Learn and live: The facts about HIV and AIDS get a straightforward treatment in What About AIDS?, an informative new exhibit for families opening today at the Denver Museum of Natural History, 2001 Colorado Blvd. Photos, videos, interactive displays and touching testimonials clearly spell out the history, impact and future of the virus in a manner accessible to people of all ages. In addition, trained volunteers will be on hand to answer questions, and a connection to the National AIDS Hotline will be available. The exhibit remains on view at the museum through January 4; call 322-7009 for information.
Do what you like: Downtown, uptown, down south, out west--few musicians cover more territory as effortlessly as guitarist Bill Frisell, and certainly none have more fun. Physically, the shy ax-wielder has been everywhere from New York's Knitting Factory to Nashville; conceptually, he's traveled from avant-garde improvisational jazz to sweet and loopy Americana, but one of his current projects involves a savvy and sublimely modern quartet that includes Denver trumpeter Ron Miles, trombone player Curtis Fowlkes and violinist Eyvind Kang. They'll be at his side tonight at 8 at the Boulder Theater, 2030 14th St., Boulder; for tickets, $17.50-$22, call 786-7030.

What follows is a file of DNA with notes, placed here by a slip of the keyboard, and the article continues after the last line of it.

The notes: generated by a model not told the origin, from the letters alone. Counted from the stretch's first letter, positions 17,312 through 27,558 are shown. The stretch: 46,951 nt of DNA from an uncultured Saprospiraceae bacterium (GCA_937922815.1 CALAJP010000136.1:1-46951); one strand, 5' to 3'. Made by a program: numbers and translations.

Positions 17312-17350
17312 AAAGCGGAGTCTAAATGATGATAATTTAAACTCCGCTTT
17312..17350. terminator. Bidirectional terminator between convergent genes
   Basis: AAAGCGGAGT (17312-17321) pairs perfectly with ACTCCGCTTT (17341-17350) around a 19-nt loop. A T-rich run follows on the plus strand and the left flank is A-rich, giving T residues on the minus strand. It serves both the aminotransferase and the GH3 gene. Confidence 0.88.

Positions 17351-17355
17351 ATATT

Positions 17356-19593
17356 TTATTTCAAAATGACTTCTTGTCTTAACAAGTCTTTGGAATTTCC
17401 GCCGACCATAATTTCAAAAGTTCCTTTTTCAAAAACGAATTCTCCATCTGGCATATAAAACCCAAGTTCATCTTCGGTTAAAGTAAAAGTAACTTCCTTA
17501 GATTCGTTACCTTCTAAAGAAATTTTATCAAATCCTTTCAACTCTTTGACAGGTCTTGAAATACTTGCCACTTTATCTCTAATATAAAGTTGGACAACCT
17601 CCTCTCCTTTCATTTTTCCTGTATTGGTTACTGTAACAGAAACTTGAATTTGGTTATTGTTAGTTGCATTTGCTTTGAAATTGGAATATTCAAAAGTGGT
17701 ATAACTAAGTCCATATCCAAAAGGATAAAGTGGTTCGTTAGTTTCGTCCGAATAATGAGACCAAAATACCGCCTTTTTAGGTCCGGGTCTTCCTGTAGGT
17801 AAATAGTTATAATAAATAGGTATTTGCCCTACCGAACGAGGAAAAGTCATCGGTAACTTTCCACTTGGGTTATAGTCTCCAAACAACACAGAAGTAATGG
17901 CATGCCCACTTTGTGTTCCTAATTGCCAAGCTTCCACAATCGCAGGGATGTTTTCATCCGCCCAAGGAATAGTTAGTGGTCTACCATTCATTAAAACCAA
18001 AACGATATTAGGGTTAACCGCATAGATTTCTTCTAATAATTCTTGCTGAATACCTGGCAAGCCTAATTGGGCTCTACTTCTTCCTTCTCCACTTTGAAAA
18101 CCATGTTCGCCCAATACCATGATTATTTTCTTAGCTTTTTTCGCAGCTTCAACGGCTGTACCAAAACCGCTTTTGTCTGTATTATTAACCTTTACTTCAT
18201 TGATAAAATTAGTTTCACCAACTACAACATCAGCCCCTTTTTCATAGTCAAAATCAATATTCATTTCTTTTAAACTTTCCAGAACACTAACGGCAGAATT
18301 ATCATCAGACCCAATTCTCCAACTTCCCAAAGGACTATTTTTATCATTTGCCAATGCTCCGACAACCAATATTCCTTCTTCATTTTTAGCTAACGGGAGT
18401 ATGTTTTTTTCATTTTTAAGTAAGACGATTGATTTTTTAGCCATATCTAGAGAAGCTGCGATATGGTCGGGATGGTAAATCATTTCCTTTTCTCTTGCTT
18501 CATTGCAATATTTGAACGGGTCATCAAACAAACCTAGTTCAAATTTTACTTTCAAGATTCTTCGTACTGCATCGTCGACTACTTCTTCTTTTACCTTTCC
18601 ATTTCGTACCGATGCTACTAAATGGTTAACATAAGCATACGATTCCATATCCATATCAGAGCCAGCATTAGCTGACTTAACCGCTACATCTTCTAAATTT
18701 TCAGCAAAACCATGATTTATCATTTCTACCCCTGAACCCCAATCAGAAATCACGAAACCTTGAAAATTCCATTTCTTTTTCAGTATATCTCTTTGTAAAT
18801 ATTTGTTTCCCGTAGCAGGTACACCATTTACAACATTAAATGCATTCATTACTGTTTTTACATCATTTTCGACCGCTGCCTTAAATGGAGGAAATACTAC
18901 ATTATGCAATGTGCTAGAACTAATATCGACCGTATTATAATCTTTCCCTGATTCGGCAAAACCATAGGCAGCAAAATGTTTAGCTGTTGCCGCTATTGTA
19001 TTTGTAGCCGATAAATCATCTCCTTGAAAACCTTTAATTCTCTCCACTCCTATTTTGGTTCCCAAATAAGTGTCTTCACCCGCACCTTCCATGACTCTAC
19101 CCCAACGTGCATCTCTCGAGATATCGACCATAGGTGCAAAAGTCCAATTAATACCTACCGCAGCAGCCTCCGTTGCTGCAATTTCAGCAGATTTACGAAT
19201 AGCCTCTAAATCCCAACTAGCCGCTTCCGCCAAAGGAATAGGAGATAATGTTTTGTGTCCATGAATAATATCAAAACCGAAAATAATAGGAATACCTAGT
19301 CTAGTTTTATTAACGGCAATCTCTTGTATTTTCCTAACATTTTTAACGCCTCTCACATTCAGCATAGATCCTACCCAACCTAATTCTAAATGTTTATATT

In the wash: An extra-sudsy weekend is in store for beer lovers at the 16th annual Great American Beer Festival, which returns to Currigan Exhibition Hall, 1327 Champa St., for three foamy weekend sessions. Featuring more than 1,700 brews from 400 breweries, the public part of the festival opens its doors tonight and tomorrow from 5:30 to 10, with an additional daytime session thrown in tomorrow from 1 to 5. Admission is $28 in advance ($30 at the door) and is good for unlimited one-ounce tastes, a commemorative glass and a program. Designated drivers are recommended; to order tickets call 447-0126.